1 Samuel 22:1–23:29; 1 Peter 1:13–19; Psalm 123:1–124:8
Distress can unite people. In difficult moments, in shared pain, we discover our true friends. When David fled from King Saul, his divided family was suddenly supportive of him, as was every man in the region who was distressed or indebted (1 Sam 22:1–2; compare 1 Sam 17:28–30). A shared sense of despair reveals the humanity in us all, helping us to get past our disputes and work together for one purpose.
For a disjointed band of brothers to be united beyond initial circumstance, they must have one purpose. That’s precisely what David gave his motley crew: They would fight the Philistines (Israel’s greatest enemies) together (1 Sam 23:1–5). David took a terrible situation and turned it into an opportunity to do what needed to be done. As rightful king, David was obligated to protect Israel. Yet it still took outstanding courage and raw leadership to act upon that obligation. When most people would have been paralyzed by fear, David was prepared for action—and that marked him as Israel’s new leader. David’s strength in adversity enabled him to unite people for a cause, and his God-centered focus made him the ideal leader of God’s people.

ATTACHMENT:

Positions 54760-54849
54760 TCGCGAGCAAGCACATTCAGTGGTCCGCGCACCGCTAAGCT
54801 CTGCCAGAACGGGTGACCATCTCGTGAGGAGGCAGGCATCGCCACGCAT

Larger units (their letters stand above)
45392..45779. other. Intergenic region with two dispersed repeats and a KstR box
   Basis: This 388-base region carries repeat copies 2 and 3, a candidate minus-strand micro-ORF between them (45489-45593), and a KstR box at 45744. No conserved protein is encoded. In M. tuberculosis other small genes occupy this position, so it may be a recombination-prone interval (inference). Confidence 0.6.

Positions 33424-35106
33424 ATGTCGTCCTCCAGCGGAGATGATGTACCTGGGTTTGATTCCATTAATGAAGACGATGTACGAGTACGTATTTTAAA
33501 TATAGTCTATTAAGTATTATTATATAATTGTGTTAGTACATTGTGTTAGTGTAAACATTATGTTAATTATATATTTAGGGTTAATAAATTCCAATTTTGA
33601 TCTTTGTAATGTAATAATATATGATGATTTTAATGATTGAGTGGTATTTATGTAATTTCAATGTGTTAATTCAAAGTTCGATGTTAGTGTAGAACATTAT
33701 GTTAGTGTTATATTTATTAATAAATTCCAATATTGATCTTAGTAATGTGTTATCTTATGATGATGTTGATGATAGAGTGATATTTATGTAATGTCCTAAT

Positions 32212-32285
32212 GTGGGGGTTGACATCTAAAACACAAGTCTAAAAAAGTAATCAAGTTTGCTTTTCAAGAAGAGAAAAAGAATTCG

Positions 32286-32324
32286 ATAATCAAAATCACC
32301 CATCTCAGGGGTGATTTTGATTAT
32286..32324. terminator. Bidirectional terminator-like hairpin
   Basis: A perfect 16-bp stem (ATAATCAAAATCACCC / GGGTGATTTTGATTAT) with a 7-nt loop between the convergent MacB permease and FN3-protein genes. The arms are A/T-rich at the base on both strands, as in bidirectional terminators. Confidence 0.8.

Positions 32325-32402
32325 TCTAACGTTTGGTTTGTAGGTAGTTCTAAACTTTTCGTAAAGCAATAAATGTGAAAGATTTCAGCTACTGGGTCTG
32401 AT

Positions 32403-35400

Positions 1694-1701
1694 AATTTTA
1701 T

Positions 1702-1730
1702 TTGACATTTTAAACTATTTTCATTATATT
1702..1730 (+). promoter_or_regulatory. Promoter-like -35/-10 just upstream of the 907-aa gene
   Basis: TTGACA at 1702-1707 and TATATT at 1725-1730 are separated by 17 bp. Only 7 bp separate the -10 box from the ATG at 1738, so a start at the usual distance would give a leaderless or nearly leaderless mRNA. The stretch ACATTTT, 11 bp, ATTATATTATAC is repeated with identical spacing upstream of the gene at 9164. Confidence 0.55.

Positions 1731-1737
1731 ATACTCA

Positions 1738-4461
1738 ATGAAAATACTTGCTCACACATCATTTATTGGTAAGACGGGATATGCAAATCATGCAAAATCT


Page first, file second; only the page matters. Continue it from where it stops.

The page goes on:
Peter’s remark in his first letter resonates with this idea: “When you have prepared your minds for action, by being self-controlled, put your hope completely in the grace that will be brought to you at the revelation of Jesus Christ. As obedient children, do not be conformed to the former desires you used to conform to in your ignorance” (1 Pet 1:13–14). The ignorance Peter addresses is sin. Although David was dealing with someone else’s sin, both he and Peter identify the same solution: Focus on God and His work.
When things get difficult, we should be aware of how we are being subtly drawn away from God’s work. If we can stay focused on Christ, we can stay focused on God’s purposes. In return, we will find the ability to lead any motley crew toward redemption.
Where is God calling you to lead? How can you shift your focus to be stronger in this task?
John D. Barry
 Barry, J. D., & Kruyswijk, R. (2012). Connect the Testaments: A One-Year Daily Devotional with Bible Reading Plan. Bellingham, WA: Lexham Press.